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J Vet Emerg Crit Care (San Antonio). 2011 Apr;21(2):123-36. doi: 10.1111/j.1476-4431.2011.00623.x.

Interventional cardiology for the criticalist.

Author information

  • 1Department of Veterinary Clinical Sciences, College of Veterinary Medicine, The Ohio State University, Columbus, OH 43210, USA. brian.scansen@cvm.osu.edu

Abstract

OBJECTIVE:

To review indications, procedures, and prognosis for common cardiovascular emergencies requiring intervention in small animals.

ETIOLOGY:

Pericardial effusion, symptomatic bradycardia, and heartworm-induced caval syndrome are examples of clinical scenarios commonly requiring intervention. Pericardial effusion in small animals occurs most frequently from cardiac neoplasia, idiopathic pericarditis, or congestive heart failure. Indications for temporary pacing include transient bradyarrhythmias, ingestions resulting in chronotropic incompetence, and emergency stabilization of critical bradyarrhythmias. Caval syndrome results from a large dirofilarial worm burden, pulmonary hypertension, and mechanical obstruction of right-sided cardiac output with resultant hemolysis and organ dysfunction.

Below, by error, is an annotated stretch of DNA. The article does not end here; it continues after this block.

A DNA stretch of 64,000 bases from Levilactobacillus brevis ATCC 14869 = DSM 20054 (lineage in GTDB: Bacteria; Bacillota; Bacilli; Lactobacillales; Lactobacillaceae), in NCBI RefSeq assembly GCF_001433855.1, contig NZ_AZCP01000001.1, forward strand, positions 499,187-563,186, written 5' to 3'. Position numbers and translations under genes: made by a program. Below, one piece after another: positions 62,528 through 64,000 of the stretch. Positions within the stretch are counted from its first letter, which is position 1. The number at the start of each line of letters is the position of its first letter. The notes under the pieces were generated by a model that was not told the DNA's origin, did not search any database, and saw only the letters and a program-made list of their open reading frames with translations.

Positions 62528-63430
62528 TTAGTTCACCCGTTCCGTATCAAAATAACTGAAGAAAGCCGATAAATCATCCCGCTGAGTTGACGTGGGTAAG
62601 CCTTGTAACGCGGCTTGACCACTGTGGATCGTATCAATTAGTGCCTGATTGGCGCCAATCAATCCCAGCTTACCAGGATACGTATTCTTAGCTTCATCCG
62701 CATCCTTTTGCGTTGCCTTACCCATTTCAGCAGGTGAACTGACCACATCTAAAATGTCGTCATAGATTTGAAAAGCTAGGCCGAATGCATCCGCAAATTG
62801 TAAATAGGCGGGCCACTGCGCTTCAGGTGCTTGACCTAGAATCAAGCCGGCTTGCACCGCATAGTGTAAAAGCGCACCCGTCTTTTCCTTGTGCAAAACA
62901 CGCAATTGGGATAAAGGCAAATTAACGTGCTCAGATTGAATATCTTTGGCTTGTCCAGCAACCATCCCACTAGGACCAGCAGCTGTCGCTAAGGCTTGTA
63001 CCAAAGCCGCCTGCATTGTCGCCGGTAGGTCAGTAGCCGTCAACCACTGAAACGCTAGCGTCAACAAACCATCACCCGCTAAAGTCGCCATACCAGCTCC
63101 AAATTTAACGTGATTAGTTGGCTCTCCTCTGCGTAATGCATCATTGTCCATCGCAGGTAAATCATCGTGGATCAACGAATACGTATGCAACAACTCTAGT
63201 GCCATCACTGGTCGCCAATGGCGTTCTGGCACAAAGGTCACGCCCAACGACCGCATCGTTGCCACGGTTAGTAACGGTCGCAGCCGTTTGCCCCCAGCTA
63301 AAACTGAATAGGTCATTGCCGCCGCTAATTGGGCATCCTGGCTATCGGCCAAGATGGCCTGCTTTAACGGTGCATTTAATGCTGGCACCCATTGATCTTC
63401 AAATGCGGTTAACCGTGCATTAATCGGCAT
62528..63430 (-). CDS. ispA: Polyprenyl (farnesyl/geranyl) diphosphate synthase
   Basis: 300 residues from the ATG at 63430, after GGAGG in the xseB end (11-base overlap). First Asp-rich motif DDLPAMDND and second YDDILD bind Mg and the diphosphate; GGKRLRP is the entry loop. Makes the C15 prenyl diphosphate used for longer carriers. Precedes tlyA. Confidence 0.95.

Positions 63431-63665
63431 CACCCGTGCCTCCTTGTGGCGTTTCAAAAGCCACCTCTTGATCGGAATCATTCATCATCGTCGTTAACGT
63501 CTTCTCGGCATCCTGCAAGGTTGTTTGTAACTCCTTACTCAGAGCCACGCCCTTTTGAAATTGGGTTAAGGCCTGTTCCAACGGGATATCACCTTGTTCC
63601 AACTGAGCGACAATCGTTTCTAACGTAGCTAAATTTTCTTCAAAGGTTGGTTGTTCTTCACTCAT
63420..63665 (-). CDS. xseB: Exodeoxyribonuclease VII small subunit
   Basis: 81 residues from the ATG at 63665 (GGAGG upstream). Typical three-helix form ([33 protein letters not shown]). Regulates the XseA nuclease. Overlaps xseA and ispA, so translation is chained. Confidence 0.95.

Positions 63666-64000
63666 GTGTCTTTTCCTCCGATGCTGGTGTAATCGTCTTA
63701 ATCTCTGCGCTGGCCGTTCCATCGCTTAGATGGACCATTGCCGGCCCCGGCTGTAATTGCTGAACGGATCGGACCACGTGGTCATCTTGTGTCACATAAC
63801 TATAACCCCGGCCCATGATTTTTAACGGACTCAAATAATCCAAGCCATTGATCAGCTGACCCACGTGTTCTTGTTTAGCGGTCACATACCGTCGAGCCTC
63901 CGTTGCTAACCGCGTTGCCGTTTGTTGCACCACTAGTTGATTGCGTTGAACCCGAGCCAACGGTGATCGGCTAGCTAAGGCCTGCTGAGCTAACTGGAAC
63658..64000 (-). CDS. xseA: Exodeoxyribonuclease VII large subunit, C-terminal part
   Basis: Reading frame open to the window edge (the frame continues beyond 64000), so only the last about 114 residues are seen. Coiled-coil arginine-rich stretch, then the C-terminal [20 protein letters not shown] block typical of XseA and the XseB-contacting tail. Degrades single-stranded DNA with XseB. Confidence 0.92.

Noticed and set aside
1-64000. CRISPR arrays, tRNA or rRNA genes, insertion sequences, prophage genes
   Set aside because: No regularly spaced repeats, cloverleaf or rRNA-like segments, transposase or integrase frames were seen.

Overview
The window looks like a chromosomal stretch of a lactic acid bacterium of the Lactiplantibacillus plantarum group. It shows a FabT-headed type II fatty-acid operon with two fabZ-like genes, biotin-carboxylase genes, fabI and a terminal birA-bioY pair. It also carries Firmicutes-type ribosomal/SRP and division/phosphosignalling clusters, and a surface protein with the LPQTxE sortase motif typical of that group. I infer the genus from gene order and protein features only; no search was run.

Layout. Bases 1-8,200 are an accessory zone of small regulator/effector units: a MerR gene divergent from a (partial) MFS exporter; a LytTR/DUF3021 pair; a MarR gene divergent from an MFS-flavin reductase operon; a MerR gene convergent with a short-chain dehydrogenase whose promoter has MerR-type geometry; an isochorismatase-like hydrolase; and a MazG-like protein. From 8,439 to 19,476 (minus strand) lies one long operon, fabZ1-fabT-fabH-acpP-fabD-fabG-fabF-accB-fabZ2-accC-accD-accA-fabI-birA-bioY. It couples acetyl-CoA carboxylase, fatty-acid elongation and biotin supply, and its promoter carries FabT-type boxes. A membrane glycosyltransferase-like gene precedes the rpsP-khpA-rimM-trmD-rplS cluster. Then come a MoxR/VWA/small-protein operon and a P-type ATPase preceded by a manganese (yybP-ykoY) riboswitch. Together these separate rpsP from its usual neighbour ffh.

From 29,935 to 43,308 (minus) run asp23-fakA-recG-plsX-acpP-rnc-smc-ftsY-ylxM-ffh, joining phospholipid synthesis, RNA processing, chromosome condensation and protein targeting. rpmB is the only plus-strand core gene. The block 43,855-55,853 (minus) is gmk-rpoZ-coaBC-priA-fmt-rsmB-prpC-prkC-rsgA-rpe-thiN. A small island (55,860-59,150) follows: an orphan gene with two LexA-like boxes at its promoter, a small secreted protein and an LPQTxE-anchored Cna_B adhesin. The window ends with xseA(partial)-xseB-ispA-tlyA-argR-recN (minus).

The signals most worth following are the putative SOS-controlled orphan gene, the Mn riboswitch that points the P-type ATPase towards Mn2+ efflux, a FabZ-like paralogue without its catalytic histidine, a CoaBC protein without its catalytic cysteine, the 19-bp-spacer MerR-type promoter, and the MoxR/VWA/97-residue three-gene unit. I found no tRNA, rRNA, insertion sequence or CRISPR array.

DIAGNOSIS:

The diagnosis of pericardial effusion is suspected from signalment and physical findings and confirmed with cardiac ultrasound. Symptomatic bradycardias often present for syncope and definitive diagnosis derives from an ECG. Caval syndrome is diagnosed upon clinical, hematologic, and ultrasonographic evidence of severe heartworm infestation, cardiovascular compromise, and/or mechanical hemolysis.

THERAPY:

Pericardial effusion is alleviated by pericardiocentesis in the emergency setting, though may require further intervention for long-term palliation. Temporary transvenous pacing can be performed emergently to stabilize the symptomatic patient with a bradyarrhythmia. Dirofilariasis leading to caval syndrome requires urgent heartworm extraction.

PROGNOSIS:

The prognosis for pericardial effusion is dependent upon the underlying etiology; the prognosis for cardiac pacing is favorable, and the prognosis for caval syndrome is grave if untreated and guarded to fair if heartworm extraction is performed.

© Veterinary Emergency and Critical Care Society 2011.

[PubMed - indexed for MEDLINE]
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